Next-generation hydrogels can form synthetic scaffolds to support the formation of replacement tissues and organs in the emerging area of regenerative medicine.
Embedding peptides into the hydrogels stimulates the growth of essential microvascular networks to ensure a good blood supply. A new paper describes the technology in which hydrogels functionalized with laminin-derived peptides were transplanted in a mouse cornea and were shown to support cell growth and blood vessel formation.
Saniya Ali and coauthors from Rice University and Baylor College of Medicine, Houston, TX, and Duke University, Durham, NC, created a biodegradable hydrogel-based scaffold containing laminins. These peptides are key components of cells' extracellular matrix and play a critical role in the attachment, movement, and organization of endothelial cells, which form the lining of tubules such as blood vessels.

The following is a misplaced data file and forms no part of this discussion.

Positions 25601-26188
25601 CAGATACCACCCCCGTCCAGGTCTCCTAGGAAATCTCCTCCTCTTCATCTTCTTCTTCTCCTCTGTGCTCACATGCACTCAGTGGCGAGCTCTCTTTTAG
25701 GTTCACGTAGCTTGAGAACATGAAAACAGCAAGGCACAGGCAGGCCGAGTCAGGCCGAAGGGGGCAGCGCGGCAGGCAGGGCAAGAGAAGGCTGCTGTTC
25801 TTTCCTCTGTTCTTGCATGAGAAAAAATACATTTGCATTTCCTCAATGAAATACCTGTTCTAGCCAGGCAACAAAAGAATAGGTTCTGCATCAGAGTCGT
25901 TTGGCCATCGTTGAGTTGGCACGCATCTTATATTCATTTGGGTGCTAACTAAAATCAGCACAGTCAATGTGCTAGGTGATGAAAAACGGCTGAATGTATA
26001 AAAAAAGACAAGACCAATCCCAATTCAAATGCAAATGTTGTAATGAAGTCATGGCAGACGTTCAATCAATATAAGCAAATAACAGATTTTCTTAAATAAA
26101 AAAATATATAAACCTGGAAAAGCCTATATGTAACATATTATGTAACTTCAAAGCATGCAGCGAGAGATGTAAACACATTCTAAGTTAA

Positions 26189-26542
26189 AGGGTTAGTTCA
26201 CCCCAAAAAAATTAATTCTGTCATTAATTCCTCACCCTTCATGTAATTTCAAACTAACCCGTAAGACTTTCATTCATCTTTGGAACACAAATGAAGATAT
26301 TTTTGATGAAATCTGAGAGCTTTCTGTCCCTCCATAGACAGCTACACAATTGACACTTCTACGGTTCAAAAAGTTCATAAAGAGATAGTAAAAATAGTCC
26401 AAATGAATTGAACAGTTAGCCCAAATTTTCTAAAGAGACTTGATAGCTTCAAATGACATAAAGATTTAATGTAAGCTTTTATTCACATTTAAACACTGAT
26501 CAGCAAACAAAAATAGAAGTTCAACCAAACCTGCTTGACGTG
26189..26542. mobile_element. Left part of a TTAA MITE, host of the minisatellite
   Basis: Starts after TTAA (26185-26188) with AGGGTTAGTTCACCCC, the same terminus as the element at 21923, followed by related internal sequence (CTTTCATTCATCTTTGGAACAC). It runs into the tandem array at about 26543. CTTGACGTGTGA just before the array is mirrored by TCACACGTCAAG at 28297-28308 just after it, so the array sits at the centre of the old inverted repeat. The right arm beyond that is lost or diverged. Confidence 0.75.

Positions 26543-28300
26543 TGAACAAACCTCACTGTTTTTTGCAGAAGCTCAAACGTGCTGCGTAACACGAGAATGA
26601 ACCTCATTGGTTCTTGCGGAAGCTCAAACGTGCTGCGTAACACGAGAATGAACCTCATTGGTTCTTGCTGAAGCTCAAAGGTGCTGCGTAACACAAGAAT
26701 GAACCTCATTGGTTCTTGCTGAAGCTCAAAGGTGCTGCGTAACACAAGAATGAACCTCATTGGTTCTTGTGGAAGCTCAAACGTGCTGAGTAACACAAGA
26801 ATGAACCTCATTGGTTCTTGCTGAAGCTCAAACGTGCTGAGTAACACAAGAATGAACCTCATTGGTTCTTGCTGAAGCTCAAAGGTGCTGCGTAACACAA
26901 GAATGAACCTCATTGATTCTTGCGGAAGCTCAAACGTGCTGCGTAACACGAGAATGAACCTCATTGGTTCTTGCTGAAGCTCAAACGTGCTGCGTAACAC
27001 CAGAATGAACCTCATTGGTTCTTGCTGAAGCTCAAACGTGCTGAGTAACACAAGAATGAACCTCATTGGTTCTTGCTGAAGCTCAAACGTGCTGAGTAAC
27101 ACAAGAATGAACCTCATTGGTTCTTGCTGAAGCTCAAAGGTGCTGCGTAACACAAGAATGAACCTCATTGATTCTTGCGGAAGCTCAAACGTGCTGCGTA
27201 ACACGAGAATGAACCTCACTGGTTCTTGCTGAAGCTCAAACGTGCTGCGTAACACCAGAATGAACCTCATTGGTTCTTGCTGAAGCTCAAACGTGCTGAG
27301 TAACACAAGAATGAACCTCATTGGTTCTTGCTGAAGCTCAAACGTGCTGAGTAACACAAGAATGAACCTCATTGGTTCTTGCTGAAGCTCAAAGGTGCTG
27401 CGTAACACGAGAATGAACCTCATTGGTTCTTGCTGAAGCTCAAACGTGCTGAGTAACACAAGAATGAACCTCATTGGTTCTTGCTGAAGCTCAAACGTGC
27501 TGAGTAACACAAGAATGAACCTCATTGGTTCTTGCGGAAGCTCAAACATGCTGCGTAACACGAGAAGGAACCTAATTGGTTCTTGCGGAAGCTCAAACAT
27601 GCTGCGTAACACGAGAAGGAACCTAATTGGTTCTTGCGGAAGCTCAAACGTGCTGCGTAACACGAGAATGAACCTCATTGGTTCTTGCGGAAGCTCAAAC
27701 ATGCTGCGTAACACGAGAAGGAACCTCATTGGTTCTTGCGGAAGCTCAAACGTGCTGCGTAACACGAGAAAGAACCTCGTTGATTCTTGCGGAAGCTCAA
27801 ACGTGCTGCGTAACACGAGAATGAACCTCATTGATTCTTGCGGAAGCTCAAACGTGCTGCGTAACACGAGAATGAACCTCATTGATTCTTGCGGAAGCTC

Stimulating and controlling the formation and growth of these tubule-like, cell-lined structures is essential for ensuring sufficient blood supply to support large complex tissues or organs. The authors present their work and the results of animal studies in the article.
Citation: Saniya Ali, Jennifer E. Saik, Dan J. Gould, Mary E. Dickinson, and Jennifer L. West, 'Immobilization of Cell-Adhesive Laminin Peptides in Degradable PEGDA Hydrogels Influences Endothelial Cell Tubulogenesis', BioResearch Open Access doi:10.1089/biores.2013.0021.